As Yaesu rounded out the product line, they introduced WIRES-X and the HRI-200 interface as a high-speed way of interconnecting repeaters and users. WIRES-X has been on-line in Japan for some time. Recently, units have become available in North America and other continents. The list of users is regularly being updated. Already, some members of the MWA and other area clubs have purchased these units and set up nodes.
It is possible now to network via the nodes, with a POP (Point of Presence) at the repeater or at someone’s home – with a node transceiver (such as the FTM-100) plus HRI-200 and basic computer.
This aspect of digital communications is exciting and developing rapidly. Those of us with WIRES-X can talk, exchange messages and pictures. A demonstration of this will be upcoming at one of the club’s meetings.
Interestingly, certain analog FM transceivers can be used with WIRES-X, allowing you to communicate verbally with other hams on the network. While you won’t get the clarity and other benefits of being digital, it is a way for you to join the fun.
Are there other System Fusion repeaters in the area or is this the only one?
The list is steadily growing! Check www.repeaterbook.com for the most recent updates.
I understand that my callsign is sent as a part of every transmission. Does that mean I don’t need to verbally ID?
As with D-STAR, your call is sent with each transmission. The receiving radios will display this (and other) information, so you don’t “need” to verbally ID in order to comply with regulations. However – as a courtesy to others – it is good idea to ID as you normally would. This keeps you in practice for non-digital voice modes and keeps others from having to look at their radio displays – especially when driving.
Sometimes, the digital audio breaks up and there are odd sounds when a person goes into a bad area. What’s that about?
Analog audio progressively degrades, until we hear what’s commonly referred to as “fried eggs”, then nothing. Digital holds its high quality until it gets to the “cliff” and the embedded FEC (forward error correction) is inadequate to maintain an intelligible signal. Depending on the method of FEC and modulation used, high error conditions can manifest themselves as silence or audible artifacts. D-STAR users refer to this as “R2-D2”, DMR users call it “Turkey Talk” and System Fusion users refer to the anomaly as “Godzilla” – with a poor signal area known as “Jurassic Park”.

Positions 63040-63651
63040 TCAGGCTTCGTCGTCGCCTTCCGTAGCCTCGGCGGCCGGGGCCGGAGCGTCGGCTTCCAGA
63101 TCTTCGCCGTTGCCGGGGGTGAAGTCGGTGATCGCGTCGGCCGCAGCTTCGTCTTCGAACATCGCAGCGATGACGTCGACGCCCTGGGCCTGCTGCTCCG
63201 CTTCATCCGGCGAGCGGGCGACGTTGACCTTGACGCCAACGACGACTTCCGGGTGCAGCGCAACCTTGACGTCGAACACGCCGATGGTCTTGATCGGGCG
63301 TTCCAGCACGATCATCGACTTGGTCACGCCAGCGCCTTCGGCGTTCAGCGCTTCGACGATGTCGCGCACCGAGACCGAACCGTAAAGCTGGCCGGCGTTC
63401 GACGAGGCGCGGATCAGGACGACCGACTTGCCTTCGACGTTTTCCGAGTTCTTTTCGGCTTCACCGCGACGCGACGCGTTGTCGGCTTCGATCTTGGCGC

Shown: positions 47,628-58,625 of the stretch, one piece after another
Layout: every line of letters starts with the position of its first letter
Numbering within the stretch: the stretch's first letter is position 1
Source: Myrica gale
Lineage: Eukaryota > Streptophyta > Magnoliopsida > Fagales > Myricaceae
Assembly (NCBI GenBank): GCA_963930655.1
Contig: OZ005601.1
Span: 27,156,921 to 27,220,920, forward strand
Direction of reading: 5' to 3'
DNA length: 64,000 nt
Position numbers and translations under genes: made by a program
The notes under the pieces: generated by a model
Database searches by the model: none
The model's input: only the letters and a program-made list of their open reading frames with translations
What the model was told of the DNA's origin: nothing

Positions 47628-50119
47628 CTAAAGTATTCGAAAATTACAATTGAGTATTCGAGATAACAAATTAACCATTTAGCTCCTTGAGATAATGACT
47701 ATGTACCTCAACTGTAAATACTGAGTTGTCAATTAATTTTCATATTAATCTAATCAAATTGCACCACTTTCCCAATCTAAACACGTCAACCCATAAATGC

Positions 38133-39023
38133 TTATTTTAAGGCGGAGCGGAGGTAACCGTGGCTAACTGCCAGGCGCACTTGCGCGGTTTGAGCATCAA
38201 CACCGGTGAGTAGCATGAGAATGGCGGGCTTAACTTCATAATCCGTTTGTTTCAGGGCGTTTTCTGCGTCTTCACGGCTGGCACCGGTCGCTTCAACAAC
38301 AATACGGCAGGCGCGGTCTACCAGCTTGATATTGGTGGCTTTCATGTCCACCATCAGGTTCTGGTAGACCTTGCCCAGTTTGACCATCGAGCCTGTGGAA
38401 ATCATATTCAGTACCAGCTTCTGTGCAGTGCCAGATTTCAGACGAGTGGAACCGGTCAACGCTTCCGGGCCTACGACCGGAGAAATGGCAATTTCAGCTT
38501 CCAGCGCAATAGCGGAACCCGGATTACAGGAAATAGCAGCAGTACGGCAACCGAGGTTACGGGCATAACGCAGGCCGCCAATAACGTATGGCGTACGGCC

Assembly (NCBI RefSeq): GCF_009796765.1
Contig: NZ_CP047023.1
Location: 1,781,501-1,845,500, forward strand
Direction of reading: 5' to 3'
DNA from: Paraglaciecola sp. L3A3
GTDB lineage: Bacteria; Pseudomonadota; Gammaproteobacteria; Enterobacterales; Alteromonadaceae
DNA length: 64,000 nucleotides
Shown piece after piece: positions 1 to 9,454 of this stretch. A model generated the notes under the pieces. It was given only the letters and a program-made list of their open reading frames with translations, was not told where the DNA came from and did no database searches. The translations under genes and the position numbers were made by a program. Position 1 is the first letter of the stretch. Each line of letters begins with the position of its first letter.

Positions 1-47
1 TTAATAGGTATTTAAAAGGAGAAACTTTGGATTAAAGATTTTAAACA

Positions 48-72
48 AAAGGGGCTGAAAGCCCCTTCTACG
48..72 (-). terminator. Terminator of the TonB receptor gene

I understand there may be a way for a System Fusion repeater to also support D-STAR. Is that true?
The short answer is “yes and no”. The DR-1X repeater already provides an output from the receiver’s discriminator and an input for “raw” audio. These and PTT control are used with the HRI-200 for networking. Likewise, these connections could be used to interface with other FDMA methodologies, such as Phase I P25 and NXDN.
NW Digital is demonstrating a board at the Dayton Hamvention that is designed to accommodate D-STAR traffic and allow for connections to the network of reflectors. According to information provided by them, it would cost the club less than $150 to add this capability to one of the DR-1X repeaters – with the UHF machine as the most likely candidate. We could eventually operate this repeater as a “digital only” asset, or keep it in AMS, thus providing ad-hoc, tri-mode operation. More information on this exciting possibility should be available in late May – when the Hamvention is in full swing.
Some of these new terms and the “alphabet soup” of abbreviations are making my brain hurt, plus I have other questions. Where can I get the answers?
Yes, hearing C4FM, GMSK, FDMA, TDMA and all this other “stuff” can make the learning curve seem like a brick wall. Along with the web sites mentioned and other resources that are searchable on the Infobahn, you are welcome to ask questions via email. Contact Cory Sickles – WA3UVV <at> gmail <dot> com. Plus, there are reviews of System Fusion and/or its components, starting with QST (August 2014) and CQ (August 2014 & September 2014) as well as a monthly column on digital voice in a popular online magazine – The Spectrum Monitor. We’ll also be conducting some updates along the way as refreshers and when new features – like networking or support for additional methodologies – are going to be implemented.
Additions and revisions to this list will be made as time progresses. Please enjoy the Monongalia Wireless Association’s resources and give System Fusion a try!